Risk Communication and Citizen Engagement: What to Expect from Dialogue

Henrik Merkelsen

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    Despite the last few decades’ devotion to deliberative methods in risk communication, many studies point to how important challenges arise when citizens are engaged in public dialogue. Since the era of enlightenment public dialogue has occupied a position as a normative ideal for political governance. But ideals are social constructions that have a tendency to direct attention away from underlying conflicts. The concept of dialogue is no exception, and exemplified by the Danish solution to dealing with public scepticism in relation to technological controversies, the internationally acclaimed ‘consensus conference’, the paper seeks to offer a better understanding of the contemporary use of the concept of dialogue as well as its ancient roots. The paper argues that behind the aspirations for deliberation lie two opposing models of dialogue. When these two models encounter in deliberative processes, their different presumptions about the role of communication symmetry are likely to appear. This points to how the models hold very different expectations as to the dialogical outcome, thus imposing some fundamental conflicts regarding the political efficacy of citizen engagement as a strategy for bridging the gap between expert and lay attitudes to societal risks.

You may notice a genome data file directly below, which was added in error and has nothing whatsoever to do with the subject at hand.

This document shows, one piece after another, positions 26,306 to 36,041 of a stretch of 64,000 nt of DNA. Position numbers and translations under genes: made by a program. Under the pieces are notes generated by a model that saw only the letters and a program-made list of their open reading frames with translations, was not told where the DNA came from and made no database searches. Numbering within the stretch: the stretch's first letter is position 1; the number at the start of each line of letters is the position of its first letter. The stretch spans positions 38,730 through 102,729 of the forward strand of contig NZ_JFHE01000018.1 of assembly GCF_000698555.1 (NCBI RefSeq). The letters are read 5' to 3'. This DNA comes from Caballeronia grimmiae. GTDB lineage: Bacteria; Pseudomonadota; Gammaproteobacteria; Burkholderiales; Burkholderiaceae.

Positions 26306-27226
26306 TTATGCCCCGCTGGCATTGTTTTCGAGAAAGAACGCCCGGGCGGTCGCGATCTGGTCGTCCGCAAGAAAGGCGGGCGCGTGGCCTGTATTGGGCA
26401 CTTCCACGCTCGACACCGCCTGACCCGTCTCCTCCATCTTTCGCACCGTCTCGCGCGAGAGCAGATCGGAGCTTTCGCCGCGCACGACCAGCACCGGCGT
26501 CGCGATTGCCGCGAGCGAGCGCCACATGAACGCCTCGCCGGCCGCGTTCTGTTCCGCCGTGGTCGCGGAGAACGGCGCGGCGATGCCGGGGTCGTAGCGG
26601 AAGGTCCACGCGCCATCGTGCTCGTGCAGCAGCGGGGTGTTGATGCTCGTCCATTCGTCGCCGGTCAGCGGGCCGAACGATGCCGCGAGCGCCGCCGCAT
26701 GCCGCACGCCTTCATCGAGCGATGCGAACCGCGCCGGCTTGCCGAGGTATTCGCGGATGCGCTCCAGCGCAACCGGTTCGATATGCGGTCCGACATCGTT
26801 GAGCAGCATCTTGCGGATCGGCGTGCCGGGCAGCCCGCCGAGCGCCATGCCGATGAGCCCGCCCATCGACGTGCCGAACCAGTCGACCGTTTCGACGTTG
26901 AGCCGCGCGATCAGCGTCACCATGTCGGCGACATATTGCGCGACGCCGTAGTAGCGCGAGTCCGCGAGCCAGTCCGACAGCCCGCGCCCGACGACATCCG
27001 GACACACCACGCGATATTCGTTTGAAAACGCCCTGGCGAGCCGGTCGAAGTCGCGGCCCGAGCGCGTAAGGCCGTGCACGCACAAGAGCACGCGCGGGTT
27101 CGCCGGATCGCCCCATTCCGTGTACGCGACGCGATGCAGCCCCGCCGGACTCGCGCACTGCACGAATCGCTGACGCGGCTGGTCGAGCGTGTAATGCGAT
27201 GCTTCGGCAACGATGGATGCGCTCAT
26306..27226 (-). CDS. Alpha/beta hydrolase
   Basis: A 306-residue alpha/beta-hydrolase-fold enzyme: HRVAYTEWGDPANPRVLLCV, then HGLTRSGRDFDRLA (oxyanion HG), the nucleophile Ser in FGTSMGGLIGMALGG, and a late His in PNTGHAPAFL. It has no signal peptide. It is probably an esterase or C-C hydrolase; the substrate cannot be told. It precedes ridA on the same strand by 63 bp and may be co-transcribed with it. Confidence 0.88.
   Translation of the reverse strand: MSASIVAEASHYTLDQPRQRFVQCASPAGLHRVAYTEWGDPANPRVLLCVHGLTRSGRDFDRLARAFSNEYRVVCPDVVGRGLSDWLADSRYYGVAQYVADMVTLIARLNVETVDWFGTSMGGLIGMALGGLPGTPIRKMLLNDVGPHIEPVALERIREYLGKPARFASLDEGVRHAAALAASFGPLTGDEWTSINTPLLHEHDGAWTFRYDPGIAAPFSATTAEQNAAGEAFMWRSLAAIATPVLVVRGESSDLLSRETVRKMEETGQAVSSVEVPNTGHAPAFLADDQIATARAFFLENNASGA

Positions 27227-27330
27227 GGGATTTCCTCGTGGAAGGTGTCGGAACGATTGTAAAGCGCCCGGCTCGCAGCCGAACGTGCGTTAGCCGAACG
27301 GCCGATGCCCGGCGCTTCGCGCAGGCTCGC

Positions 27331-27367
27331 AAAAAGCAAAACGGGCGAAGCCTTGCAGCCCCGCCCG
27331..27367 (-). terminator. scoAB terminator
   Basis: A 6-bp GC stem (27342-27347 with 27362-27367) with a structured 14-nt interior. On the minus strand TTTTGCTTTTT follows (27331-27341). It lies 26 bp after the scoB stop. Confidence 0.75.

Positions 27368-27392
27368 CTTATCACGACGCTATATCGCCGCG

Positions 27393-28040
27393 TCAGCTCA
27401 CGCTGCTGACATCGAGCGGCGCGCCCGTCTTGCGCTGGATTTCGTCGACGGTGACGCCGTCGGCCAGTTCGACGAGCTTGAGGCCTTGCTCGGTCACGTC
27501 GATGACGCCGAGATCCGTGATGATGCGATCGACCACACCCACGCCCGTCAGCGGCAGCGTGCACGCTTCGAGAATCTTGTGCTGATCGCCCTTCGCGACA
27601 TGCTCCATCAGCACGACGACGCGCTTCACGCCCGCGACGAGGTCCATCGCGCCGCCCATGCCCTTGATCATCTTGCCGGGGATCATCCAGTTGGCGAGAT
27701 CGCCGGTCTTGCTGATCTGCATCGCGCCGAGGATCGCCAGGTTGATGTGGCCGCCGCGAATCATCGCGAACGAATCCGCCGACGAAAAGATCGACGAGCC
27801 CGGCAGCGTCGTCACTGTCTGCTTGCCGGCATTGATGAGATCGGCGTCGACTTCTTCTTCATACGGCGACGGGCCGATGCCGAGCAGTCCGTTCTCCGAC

Original languageEnglish
    JournalJournal of Risk Research
    Issue number5
    Pages (from-to)631-645
    Publication statusPublished - 2011


    • Risk Communication
    • Citizen Engagement
    • Public Deliberation
    • Consensus Conference
    • Dialogue

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